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LocalFreedom for the Elwha

September 16, 2014

This time-lapse photo of the Elwha River was taken on July 12, 2014 by the National Park Service/US Bureau of Reclamation webcam.

The time-lapse photo of the Elwha River on July 12, 2014 by the webcam

The photo is taken by NPS/USBR Elwha Restoration

The Elwha River is flowing freely because of dam removal. Large numbers of salmon are swimming up the river again. Life is returning to the Elwha.

The Elwha River goes from the Olympic Mountains to the Pacific Ocean. Around 100 years ago, two dams were built on the Elwha to produce electricity.

But the dams had a big problem: no fish ladders. The salmon could not go beyond the first dam on the river. They could not lay eggs (spawn) upstream in their home. Without the salmon, many animals left and native plants died.

The U.S. government listened to the Lower Elwha Klallam Indian tribe and others about the bad condition of the river. In March 2012, workers removed the Elwha dam. In September, 2014 they took down the last piece of Glines Canyon Dam.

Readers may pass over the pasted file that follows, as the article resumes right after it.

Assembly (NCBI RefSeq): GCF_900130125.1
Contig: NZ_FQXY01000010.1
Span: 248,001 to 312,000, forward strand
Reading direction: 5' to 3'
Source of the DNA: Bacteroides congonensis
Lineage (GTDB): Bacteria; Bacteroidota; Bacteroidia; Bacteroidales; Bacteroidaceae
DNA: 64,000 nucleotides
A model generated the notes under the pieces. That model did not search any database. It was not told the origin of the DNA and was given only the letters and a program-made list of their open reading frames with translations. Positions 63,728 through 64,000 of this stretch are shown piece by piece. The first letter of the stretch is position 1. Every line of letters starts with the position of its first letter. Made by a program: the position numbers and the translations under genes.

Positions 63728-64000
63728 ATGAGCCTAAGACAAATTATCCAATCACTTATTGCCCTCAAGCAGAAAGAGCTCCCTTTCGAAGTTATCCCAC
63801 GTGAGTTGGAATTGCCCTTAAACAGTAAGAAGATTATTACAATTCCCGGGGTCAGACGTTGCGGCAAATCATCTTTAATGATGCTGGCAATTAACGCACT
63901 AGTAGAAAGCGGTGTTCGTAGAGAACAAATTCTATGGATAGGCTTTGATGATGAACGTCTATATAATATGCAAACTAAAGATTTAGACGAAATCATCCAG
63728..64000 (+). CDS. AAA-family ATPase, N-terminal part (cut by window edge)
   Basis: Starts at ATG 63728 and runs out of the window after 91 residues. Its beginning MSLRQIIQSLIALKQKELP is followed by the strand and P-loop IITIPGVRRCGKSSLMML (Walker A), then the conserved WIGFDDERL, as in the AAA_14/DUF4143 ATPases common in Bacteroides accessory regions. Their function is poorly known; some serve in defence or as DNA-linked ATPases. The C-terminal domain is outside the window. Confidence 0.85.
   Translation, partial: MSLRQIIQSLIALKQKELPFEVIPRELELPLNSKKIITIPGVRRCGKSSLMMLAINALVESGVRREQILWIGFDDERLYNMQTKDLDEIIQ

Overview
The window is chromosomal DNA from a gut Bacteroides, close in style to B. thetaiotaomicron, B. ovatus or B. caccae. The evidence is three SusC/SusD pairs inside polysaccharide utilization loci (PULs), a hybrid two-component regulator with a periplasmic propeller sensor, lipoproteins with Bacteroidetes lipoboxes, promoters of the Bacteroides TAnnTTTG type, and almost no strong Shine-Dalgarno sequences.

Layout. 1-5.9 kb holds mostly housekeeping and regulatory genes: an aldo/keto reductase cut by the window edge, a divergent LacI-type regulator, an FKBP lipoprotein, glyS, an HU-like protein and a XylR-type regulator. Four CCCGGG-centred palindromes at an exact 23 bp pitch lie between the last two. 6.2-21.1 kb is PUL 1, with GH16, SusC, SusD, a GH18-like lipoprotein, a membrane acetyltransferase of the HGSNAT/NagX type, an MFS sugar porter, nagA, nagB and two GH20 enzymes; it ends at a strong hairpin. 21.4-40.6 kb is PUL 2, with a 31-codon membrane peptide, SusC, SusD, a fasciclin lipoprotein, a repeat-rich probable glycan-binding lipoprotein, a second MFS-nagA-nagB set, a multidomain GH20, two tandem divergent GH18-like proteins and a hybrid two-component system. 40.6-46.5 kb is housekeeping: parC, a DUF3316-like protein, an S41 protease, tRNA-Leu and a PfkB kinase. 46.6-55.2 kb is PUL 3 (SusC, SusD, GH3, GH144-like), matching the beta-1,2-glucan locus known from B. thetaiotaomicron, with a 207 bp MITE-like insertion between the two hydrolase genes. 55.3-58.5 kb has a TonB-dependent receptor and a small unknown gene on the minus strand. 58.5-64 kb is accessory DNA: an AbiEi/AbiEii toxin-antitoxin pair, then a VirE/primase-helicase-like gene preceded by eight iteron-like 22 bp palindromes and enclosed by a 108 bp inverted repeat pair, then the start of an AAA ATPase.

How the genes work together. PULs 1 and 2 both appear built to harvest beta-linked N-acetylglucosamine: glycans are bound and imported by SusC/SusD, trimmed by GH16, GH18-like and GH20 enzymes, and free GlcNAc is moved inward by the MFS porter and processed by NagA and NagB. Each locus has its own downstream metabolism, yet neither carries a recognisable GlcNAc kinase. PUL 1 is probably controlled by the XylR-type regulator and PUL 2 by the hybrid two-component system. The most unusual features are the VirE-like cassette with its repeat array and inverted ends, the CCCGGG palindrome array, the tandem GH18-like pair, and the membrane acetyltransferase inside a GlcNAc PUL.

Now the Elwha is finding its natural path, and the future looks bright. The lakes (reservoirs) behind the dams are gone, so new forests are growing. Bear, otters, mink, cougars, and bobcats are coming back to eat the fish. And the numbers of Elwha fish will return to a healthy 400,000 in about twenty years.

This government project cost $325 million.

For more photos and information about the project, visit the Elwha Restoration Facebook page


Published September 2014

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Comments (2)

 

  1. elena thayer says:

    This article was made me think about hydroelectric power producer in the United States, with a total generating capacity of 6,809 megawatts.In 2013, Washington had the lowest residential electricity prices in the nation and the lowest combined electricity price across all sectors.What does it means prices on electricity going up, if ” dams were built on the Elwha to produce electricity”?

  2. ziru.tan says:

    Gavernment can cost $325 million to move the dam away. that’s unbelievable in china. I hate that the people always destroy forests, rivers.lakes…so sad.

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